|A+||Whitney||Interval Index as
|w/ Rogers||Double-struck special names|
|-05||ngn/apl||Nikolov||Multiple function bodies
|-07||Symbols for computed axes in
|Affine characters and null literal
|CL, BQN||w/ Mårtenson, dzaima||Import/export
Discussion of specific features from the timeline above, with more detail.
I developed structural Under in 2017 and 2018. By Dyalog '17 I had figured out the basic concept, and sometime later I discovered it could be unified with J's Under operator, which was being considered for inclusion in Dyalog.
I discovered Prefix, Suffix, and Windows while thinking about Iridescence, probably in 2019. They are influenced by J's Prefix, Suffix, and Infix operators, but in Iridescence, with no distinction between functions and arrays, Prefix is just the Take function, and Suffix is Drop!
APL array notation has been developed mainly by Phil Last and later Adám Brudzewsky. The big difference from array literals in other languages is the idea that newline should be a separator equivalent to
⋄, as it is in ordinary APL execution including dfns. The changes I made for BQN, other than the ligature
‿ discussed below, were to use dedicated bracket pairs
, and to allow
, as a separator.
I picked out the ligature character
‿ between YAG meetings, but I think Richard Park was most responsible for the idea of a "shortcut" list notation.
There was a lot of discussion about names for arguments at YAG (no one liked alpha and omega); I think Nathan Rogers suggested using Unicode's mathematical variants of latin letters and I picked out the double-struck ones. My impression is that we were approaching a general consensus that "w" and "x" were the best of several bad choices of argument letters, but that I was the first to commit to them.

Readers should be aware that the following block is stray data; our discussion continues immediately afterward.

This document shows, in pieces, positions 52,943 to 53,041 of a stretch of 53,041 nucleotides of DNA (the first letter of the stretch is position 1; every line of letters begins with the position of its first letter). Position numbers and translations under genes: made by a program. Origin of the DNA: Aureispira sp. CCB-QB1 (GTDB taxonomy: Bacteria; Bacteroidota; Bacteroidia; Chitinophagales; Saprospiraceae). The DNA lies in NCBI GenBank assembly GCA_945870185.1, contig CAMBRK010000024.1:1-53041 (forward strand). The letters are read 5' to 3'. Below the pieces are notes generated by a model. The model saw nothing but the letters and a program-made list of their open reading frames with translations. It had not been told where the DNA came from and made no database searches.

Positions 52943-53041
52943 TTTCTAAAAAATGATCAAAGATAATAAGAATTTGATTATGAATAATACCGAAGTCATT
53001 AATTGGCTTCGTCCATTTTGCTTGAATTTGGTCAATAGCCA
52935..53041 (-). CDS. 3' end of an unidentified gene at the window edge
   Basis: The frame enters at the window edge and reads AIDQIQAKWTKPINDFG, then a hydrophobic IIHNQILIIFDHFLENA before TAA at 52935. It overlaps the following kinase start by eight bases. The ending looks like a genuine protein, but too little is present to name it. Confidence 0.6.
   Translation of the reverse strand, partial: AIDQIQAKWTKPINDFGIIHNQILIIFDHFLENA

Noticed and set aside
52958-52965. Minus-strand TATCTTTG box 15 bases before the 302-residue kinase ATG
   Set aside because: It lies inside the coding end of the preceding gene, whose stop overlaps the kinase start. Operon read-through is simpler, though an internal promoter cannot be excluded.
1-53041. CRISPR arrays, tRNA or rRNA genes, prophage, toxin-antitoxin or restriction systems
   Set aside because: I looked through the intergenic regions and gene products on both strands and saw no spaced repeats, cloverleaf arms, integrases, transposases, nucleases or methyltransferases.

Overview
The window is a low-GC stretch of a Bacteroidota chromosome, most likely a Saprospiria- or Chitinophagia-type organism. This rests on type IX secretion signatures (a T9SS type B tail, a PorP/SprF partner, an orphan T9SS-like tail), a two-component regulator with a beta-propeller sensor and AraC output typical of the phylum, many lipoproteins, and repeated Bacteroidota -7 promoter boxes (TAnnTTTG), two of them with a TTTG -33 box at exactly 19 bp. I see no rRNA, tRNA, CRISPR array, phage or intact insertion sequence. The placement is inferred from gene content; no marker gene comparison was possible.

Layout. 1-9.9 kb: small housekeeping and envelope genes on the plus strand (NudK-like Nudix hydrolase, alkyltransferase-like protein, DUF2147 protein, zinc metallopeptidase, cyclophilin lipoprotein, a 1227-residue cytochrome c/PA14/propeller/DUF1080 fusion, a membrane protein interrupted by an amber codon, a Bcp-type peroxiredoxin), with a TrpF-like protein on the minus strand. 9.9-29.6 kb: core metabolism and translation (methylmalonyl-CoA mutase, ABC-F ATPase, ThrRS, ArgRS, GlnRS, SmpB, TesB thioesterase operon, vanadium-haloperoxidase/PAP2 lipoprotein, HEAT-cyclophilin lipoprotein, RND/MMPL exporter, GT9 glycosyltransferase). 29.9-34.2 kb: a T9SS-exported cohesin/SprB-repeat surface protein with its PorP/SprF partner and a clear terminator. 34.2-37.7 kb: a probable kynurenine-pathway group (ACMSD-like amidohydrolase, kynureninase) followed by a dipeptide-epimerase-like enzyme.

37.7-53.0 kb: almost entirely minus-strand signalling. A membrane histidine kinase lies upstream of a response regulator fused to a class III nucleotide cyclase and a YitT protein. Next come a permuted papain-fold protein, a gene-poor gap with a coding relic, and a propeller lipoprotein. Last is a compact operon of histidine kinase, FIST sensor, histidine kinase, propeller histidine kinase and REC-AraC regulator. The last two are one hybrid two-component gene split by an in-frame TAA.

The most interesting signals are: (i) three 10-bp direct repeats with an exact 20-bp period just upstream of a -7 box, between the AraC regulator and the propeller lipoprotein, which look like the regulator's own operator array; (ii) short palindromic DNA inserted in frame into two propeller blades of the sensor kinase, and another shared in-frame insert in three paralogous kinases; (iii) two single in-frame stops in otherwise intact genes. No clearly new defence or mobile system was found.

Nathan Rogers suggested that assertion should be made a primitive to elevate it to a basic part of the language. I used J's
assert often enough for this idea to make sense immediately, but I think it was new to me. He suggested the dagger character; I changed this to the somewhat similar-looking
!. The error-trapping modifier
⎊ is identical to J's
::, but J only has the function
[: to unconditionally throw an error, with no way to set a message.
In YAG meetings, I suggested adopting APL\iv's convention that variable case must match variable type in order to achieve a context-free grammar. Adám, a proponent of case-insensitive names, pointed out that the case might indicate the type the programmer wanted to use instead of the value's type, creating cross roles. Although I considered swapping subjects and functions, I ended up using exactly the conventions of his APL style guide.
The idea of dfn headers is very common in the APL community, to the extent that it's hard to say which proposals lead to the form now used in BQN. A+ has headers which are similar but go outside the braces, and BQN headers aren't all that different from tradfn headers either. I found when creating BQN2NGN that ngn/apl allows dfns to include a monadic and dyadic case, separated by a semicolon. Some time later I realized that the ability to include multiple bodies is very powerful with headers because it enables a primitive sort of pattern matching, something I already wanted to squeeze into the language. I discussed this with dzaima, who added header support to dzaima/BQN almost immediately and was thus able to investigate the details of the format.